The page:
When our son was just four years old we were up at the Square Suzanne Buisson on Avenue Junot. He was getting cross about something so I tried to distract him by pointing out the statue of Saint Denis who stands in the park, a sad looking stone figure carrying his own head. The story goes, that Saint Denis was beheaded in Montmartre in 272AD and then carried his head 10kms north of Paris where he eventually died.
A grisly tale indeed, and one I instantly regretted trying to distract our son with. He became inconsolable, and wailed and sobbed and howled for over half an hour ..."But WHY did they cut off his head. WHY did no one save him. Is he REALLY dead?..."
A shrine was built at the spot where Saint Denis finally died and this later became the site of the Abbey of Saint Denis. The Basilica of Saint Denis now stands here, a huge Cathedral that looks incongruous in the centre of what is now an otherwise unremarkable suburban town. Its' structural and decorative style is said to be one of the first true examples of Gothic architecture that became an inspiration for other churches built in Northern France and England.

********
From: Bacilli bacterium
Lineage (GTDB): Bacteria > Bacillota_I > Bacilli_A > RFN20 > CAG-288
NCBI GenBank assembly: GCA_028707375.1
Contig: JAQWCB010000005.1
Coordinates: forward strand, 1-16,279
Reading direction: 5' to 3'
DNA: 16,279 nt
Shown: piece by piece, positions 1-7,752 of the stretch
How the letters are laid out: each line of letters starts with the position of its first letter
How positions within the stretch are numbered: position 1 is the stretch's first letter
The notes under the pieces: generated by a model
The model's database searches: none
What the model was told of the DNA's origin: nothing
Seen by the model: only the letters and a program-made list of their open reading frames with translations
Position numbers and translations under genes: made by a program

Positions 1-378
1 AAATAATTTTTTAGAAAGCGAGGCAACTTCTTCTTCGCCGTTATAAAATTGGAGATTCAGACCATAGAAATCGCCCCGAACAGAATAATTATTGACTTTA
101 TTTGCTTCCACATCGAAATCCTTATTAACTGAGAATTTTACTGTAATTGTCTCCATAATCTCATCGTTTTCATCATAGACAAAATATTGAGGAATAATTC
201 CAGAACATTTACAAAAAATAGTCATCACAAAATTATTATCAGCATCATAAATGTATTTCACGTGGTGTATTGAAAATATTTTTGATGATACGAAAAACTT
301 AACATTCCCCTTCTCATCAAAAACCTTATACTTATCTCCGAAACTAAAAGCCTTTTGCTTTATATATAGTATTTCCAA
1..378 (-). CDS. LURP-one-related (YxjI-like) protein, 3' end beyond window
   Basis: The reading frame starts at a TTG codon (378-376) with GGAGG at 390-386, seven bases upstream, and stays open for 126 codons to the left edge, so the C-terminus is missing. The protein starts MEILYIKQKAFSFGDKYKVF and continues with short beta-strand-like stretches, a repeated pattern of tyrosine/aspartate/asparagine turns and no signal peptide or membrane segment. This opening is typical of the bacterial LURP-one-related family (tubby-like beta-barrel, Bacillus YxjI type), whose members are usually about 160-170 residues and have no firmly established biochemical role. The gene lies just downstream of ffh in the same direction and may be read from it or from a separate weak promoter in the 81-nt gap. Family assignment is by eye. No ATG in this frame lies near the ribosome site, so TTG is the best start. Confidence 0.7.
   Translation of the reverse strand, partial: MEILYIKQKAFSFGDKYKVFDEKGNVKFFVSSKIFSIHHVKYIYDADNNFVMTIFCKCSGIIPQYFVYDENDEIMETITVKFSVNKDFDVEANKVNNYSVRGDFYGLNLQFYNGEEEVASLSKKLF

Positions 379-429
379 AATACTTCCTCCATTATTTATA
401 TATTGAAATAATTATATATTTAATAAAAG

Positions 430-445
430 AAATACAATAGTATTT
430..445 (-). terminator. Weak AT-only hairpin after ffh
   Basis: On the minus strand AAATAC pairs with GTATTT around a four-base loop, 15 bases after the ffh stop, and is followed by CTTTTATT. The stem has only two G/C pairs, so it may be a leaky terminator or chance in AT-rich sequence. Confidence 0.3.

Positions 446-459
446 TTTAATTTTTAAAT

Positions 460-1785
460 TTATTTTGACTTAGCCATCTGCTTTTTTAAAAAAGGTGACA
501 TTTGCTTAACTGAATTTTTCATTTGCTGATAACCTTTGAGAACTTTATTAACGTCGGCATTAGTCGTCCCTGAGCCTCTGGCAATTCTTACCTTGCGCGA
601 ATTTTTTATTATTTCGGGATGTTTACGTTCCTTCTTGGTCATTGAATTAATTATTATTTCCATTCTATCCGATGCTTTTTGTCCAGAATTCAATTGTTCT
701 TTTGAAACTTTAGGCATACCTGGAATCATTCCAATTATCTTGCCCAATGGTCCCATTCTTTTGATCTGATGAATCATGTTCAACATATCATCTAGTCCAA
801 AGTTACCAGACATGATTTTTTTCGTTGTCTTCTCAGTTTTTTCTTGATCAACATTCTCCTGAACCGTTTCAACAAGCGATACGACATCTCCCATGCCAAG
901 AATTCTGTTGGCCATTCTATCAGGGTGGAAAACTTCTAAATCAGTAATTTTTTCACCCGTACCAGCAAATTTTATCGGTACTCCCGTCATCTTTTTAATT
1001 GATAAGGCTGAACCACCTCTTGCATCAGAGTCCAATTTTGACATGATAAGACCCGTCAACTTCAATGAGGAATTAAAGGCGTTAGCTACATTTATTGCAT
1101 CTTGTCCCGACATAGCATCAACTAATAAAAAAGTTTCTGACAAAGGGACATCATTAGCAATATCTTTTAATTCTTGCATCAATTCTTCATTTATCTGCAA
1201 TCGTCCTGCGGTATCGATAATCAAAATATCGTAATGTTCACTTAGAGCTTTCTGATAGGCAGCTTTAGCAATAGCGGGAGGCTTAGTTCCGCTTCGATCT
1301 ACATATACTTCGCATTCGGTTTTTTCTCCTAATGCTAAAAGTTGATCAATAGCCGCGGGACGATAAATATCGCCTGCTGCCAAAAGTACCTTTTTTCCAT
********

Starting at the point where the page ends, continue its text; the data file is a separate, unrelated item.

There are some magnificent stain glass windows.
It was considerably colder inside the cathedral than outside, so to keep moving we went down to the crypt.
Nearly every French king from the 10th to the 18th Century was buried here.
The stone details are beautiful
I love this lock detail on the door as you enter the side of the church to access the crypt.
Down in the crypt there are some stain glass windows. What is unusual and impressive is that you don't need to look up at them, they are there, in front of you, to enjoy with their rich colours and intricate details.
By this stage we were all so cold it was definitely time to get some sustenance, so we headed to a cafe on the square in front of the Basilica.
You can easily visit The Basilica of Saint Denis by taking the Metro line 13 and getting out at the station 'Basilique de St. Denis'. From the Metro station there are sign posts that direct you to the Cathedral.